Court Ruling Gives Qualcomm Breathing Room in Patent Struggle

A U.S. appeals court has granted Qualcomm and a group of handset makers that use its chips a reprieve from a ban on the import of mobile phones containing technology found to have infringed on patents held by rival Broadcom.

Qualcomm announced late Wednesday that it had received a stay of the International Trade Commission (ITC) order from the Court of Appeals for the Federal Circuit, which was widely seen as the venue of last resort for Qualcomm after appeals to the Bush administration to overturn the ITC ban went unanswered.

The ruling is a victory for a slew of phone manufacturers and telecoms that had filed motions supporting a stay, including Kyocera, Motorola, Samsung, T-Mobile,LG and AT&T.

Chips Already Inside Phones

The ITC issued the ban on June 7, supporting a request from Broadcom to do so after Qualcomm was found to have infringed on Broadcom patents relating to power-saving technology within mobile chipsets.

The partial stay applies only to chips already assembled inside phones. Qualcomm still cannot import so-called “naked chips” made overseas back into the U.S., but because the vast majority of phones sold in North America are assembled overseas, the ban was seen having potentially damaging consequences for Qualcomm. In fact, Qualcomm said it currently does not actively import any raw chipsets.

“We are pleased that the Court of Appeals recognized the undeserved harm to parties who were not named in the lawsuit, and that our customers will continue to be able to introduce new products into the U.S. marketplace during the appeals process,” said Alex H. Rogers, Qualcomm’s legal counsel.

Qualcomm shares were up more than 1.2 percent in morning trading Thursday to US$38.46. Shares of Broadcom were up a few cents to $35.45.

Sigh of Relief

Qualcomm has argued that the ITC ruling unfairly placed a financial burden on Qualcomm customers and partners, who had not been named in the complaint brought by Broadcom.

The case will now proceed to what is expected to be an expedited appeal process.

The court said the handset makers and carriers involved in the case had shown that the “harm factors” in the ban weighed in their favor and had presented a substantial case for why they may prevail on a full appeal.

The ruling may affect what are believed to be ongoing settlement talks, American Technology Research analyst Mark McKechnie told the E-Commerce Times. “Without a stay, there would have been enormous pressure on Qualcomm to settle,” he said, with customers facing the prospect of not being able to sell key phones during the important holiday season pushing the chipmaker for relief.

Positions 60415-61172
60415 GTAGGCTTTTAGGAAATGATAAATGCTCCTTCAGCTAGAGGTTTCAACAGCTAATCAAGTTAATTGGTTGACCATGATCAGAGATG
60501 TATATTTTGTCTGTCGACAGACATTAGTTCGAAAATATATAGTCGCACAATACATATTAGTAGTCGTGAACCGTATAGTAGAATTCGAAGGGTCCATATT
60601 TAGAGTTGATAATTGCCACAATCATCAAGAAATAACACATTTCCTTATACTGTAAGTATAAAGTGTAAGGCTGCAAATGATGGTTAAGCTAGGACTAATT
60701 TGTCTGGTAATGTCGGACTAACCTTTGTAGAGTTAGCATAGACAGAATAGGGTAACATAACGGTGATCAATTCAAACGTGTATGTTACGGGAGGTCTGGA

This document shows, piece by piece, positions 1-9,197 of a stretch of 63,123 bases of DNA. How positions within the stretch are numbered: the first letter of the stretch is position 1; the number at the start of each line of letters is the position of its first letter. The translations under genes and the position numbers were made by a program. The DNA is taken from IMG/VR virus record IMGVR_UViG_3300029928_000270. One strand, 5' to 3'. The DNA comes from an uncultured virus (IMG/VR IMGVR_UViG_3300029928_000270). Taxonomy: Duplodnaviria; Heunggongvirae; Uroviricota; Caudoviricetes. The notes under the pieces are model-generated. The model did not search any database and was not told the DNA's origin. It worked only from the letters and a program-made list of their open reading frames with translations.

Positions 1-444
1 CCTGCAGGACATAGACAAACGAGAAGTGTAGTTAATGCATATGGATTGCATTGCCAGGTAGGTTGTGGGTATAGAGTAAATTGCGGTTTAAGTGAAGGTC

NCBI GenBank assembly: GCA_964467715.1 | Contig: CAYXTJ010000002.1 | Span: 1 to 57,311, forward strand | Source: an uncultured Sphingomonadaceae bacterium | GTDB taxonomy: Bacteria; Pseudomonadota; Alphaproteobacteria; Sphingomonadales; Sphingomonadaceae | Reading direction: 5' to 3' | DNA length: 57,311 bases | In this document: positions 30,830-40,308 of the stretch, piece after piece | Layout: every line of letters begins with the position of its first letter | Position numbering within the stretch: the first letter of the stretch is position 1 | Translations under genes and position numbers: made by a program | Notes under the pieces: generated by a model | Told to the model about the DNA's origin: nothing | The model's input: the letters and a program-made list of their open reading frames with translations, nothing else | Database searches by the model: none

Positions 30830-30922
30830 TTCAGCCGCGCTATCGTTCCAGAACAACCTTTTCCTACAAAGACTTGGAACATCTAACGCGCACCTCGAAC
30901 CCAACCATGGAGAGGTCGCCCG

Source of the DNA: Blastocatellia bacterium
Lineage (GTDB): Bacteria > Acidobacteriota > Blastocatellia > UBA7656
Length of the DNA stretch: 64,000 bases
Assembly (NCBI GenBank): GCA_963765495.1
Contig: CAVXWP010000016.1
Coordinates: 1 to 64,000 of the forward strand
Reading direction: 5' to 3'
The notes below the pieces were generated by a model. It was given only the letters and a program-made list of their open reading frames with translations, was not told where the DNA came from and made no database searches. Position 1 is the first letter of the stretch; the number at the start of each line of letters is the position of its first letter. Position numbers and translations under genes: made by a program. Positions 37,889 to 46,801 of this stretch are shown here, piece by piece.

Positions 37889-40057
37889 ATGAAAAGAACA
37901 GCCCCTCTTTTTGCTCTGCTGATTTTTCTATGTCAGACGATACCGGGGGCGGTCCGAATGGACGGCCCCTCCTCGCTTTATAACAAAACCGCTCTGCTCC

The legal uncertainty may be taking its toll, McKechnie added, with Motorola reportedly considering alternative chips to build into its next-generation phones, possibly using chips from Texas Instruments instead of those based on Qualcomm technology.

Broadcom, meanwhile, portrayed the ruling as a partial victory as well, noting that the court kept in place the prohibition on direct imports and also did not issue a stay for redesigned chips containing the same technology.

“We are pleased that Qualcomm will not be permitted to continue its infringement of our patent while the appeal proceeds, either as to its original design or its purported redesign,” said the company’s general counsel, David A. Dull. “We look forward to an expedited process in the appeal, and believe that the stay will eventually be lifted for all parties.”

More to Come

Broadcom noted that the U.S. Trade Representative declined to reverse the ITC order and that the case is one of several legal actions it is pursuing against Qualcomm.

In addition to a number of other patent cases — including one in which a jury and judge awarded it $39.3 million in damages — Broadcom has asked regulators to investigate anticompetitive behavior by its larger rival in connection with the standards-setting process that resulted in Qualcomm’s technology being broadly embraced by the mobile industry for enabling 3G mobile networks.

Qualcomm also faces patent claims from the world’s largest handset maker, Nokia.

While possibly temporary, the victory may help restore industry confidence in the Qualcomm’s patent position across the mobile spectrum, Gartner analyst Alan Brown told the E-Commerce Times.

The ban could have reduced the sales of some 3G phones significantly, with consumers quickly embracing options that remained available.

“This case is part of a growing series of intellectual property disputes that threaten to disrupt businesses and delay the introduction of new technologies and services,” Brown said.

While regulators and courts may be forced to get involved more often to keep technology from being held back, he added, “the best solution is usually an out-of-court-one.”

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